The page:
Food / General

Signature Canadian Dishes You Must Taste

 

The much acclaimed French Canadian cuisine is really an integral part of Canadian heritage.

When the French first arrived in Canada, they brought along with them a distinct culinary

tradition that has since been turned and twisted by French Canadians to create a truly unique

culinary art form.

Today, there are loads of delicious dishes inspired by the French Canadian cuisine all over the

country. Below are some of the signature dishes you must taste as part of your appreciation for

culture, tradition, and history of this cuisine.

Poutine

matignon-ca-poutine

This is arguably one of the most defining and outlandish dishes in Canada. It is actually a

culinary gem that was drawn from French Canada. It is said to be more than a half a century old

and it carries with it all the nuances of history and culture. The real poutine utilizes squeaky cuds

and meat-based gravy on fries.

If you are a party person, there are annual poutine festivals that are held in cities all over the

country just to celebrate this important dish. Because poutine is such a calorie-heavy meal, it was

at one time known as lumberjack food. You can find it anywhere from fast food joints to upscale

restaurants and street carts.

Tourtiere

tourtiere-matignonca

This is such a deep-rooted French Canadian dish that can be traced back to the 1600s. According

to history, tourtiere, a flakey pie received its name from the vessel in which it was baked.

Typically, this pie is filled with ground beef, pork, game, or veal and sprinkled with spices and

herbs. When you go to some of the coastal towns, you will find ground fish being used instead.

Tourtiere is a hearty meal perfect to be enjoyed on a cold winter night.

Split Pea Soup

split-pea-soup-matignonca

This is a classic French Canadian dish whose invention is credited to Ottawa chef Mark Miron.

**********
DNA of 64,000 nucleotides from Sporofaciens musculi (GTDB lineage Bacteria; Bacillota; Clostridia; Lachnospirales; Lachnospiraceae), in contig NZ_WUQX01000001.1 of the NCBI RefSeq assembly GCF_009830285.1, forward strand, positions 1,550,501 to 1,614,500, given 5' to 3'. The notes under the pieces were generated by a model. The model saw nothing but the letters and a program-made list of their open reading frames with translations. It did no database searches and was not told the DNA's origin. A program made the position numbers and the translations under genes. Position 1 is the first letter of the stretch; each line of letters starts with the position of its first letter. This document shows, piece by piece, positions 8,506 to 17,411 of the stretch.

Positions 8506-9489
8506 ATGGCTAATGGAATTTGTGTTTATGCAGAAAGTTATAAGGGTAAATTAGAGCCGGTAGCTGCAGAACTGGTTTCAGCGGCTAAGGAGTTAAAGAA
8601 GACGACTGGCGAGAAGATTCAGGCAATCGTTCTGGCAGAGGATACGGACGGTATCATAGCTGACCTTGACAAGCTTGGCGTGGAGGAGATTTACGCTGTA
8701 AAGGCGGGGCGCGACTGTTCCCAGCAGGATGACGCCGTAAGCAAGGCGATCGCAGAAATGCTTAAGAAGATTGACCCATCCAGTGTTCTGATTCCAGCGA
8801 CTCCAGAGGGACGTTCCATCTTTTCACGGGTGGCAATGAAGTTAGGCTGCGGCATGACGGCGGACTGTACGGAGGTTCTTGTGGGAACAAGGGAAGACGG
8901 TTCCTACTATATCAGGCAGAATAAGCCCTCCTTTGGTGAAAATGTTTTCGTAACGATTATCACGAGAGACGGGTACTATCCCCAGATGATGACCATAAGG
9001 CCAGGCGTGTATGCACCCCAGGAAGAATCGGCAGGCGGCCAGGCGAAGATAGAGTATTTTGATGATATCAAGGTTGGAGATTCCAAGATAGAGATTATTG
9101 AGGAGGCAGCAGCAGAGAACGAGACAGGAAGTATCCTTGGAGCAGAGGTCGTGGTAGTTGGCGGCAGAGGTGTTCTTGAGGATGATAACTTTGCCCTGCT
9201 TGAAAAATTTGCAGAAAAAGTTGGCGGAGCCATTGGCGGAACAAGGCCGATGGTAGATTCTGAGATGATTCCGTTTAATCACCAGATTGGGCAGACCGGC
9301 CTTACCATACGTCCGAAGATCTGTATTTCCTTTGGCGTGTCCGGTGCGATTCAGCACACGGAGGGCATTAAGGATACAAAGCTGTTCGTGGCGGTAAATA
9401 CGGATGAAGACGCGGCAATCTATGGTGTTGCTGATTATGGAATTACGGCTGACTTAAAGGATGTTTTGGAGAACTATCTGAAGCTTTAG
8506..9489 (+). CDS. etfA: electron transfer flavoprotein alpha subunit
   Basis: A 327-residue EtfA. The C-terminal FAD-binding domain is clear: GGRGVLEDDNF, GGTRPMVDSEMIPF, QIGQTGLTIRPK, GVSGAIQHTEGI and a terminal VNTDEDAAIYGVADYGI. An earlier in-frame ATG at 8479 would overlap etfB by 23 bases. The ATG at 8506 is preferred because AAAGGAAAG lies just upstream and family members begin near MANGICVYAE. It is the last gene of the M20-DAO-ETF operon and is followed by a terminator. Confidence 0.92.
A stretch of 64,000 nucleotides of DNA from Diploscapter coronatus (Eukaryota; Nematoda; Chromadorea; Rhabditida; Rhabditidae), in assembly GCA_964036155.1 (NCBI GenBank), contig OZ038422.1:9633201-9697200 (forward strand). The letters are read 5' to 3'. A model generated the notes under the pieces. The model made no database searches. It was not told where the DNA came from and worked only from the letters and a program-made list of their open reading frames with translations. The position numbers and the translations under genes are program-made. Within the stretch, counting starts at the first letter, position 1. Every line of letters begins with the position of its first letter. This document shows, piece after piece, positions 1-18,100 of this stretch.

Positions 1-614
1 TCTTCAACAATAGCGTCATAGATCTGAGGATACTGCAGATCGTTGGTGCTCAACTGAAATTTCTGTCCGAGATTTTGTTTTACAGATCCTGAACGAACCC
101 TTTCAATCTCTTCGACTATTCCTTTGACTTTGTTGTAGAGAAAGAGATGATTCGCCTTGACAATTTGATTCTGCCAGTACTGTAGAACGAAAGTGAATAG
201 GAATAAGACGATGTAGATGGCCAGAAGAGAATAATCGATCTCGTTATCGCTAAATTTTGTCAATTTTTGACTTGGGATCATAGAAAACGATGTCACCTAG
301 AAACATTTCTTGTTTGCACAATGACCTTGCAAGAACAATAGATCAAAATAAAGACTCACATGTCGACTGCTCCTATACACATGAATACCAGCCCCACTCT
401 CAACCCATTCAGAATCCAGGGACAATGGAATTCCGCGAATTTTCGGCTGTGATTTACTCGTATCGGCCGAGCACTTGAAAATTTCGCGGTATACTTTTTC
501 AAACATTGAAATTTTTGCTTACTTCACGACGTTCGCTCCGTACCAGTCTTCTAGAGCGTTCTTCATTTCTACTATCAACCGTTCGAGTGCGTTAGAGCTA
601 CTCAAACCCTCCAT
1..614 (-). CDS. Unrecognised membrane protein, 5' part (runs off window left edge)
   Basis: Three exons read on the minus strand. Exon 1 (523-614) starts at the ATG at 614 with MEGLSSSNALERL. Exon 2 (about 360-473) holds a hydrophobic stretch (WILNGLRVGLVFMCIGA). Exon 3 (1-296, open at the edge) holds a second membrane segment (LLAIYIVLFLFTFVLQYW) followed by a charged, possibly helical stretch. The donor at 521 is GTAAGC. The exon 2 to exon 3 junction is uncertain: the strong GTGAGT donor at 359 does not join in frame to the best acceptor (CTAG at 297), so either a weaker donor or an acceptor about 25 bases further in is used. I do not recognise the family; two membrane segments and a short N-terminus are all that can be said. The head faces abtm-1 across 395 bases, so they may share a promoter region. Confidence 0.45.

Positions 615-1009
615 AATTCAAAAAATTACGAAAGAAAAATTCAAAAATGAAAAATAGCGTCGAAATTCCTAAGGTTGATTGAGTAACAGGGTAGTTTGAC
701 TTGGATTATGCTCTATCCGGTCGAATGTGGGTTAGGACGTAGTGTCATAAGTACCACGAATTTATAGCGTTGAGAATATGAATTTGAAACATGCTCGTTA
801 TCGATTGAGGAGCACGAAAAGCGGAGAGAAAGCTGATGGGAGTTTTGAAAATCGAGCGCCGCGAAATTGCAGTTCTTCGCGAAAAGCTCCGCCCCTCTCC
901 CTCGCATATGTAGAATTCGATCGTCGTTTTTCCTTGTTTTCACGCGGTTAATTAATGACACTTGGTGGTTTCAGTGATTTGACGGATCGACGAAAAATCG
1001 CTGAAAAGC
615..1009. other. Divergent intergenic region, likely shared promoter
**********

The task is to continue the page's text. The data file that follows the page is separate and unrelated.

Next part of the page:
Miron was inspired to conduct a research of the foods that Samuel de Champlain, a French

explorer, together with the other inhabitants ate over 400 years ago as they were settling in their

new land.

According to the findings, the explorers ate dried pea and cured meats which were intended to

last them the entire journey. They also included vegetables in their meals. Up until today, pea

soup is a favorite of the residents in New Found Land especially for lunch or dinner on

weekends.

Butter Tarts

butter-tarts-matignonca

This is an indisputably-rich and delectable treat which is largely considered a staple in many

Canadian homes. Those keen on history and culinary evolution trace butter tarts to the turn of the

century. It consists of a crumbly, delicate crust and a creamy center that is made of sugar, butter

and egg mixture. Some of the butter tarts recipes include raisins while others do not. You will

find this treat in many coffee shops, but if you want butter tart in its natural setting, consider

making a trip to rural Ontario.

Canadian Bacon

canadian-bacon-matignonca

Unlike the traditional bacon which most of us can identify with and which comes from the belly

of the pig, Canadian bacon is different. It is lean pork loin, brined and carefully rolled in

cornmeal. When England was facing pork shortage, Canada used to export there. During the

time, the pork was rolled in yellow peas as a preservation measure, but this has changed over the

years to cornmeal. A visit to St. Lawrence market in Toronto will certainly bring you up close to

Canadian bacons.

As the world’s largest producer of maple syrup, Quebecois are serious about maple syrup and a

visit to one of their sugar houses particularly in early spring, will give you an opportunity to

partake in their delicious maple treats. As part of the Canadian tradition, hot syrup is usually

poured over snow and as it cools, it creates a sticky substance just like toffee which is absolutely

yummy.

Reach out to us through email and stay connected to us.

Leave a Reply

Your email address will not be published. Required fields are marked *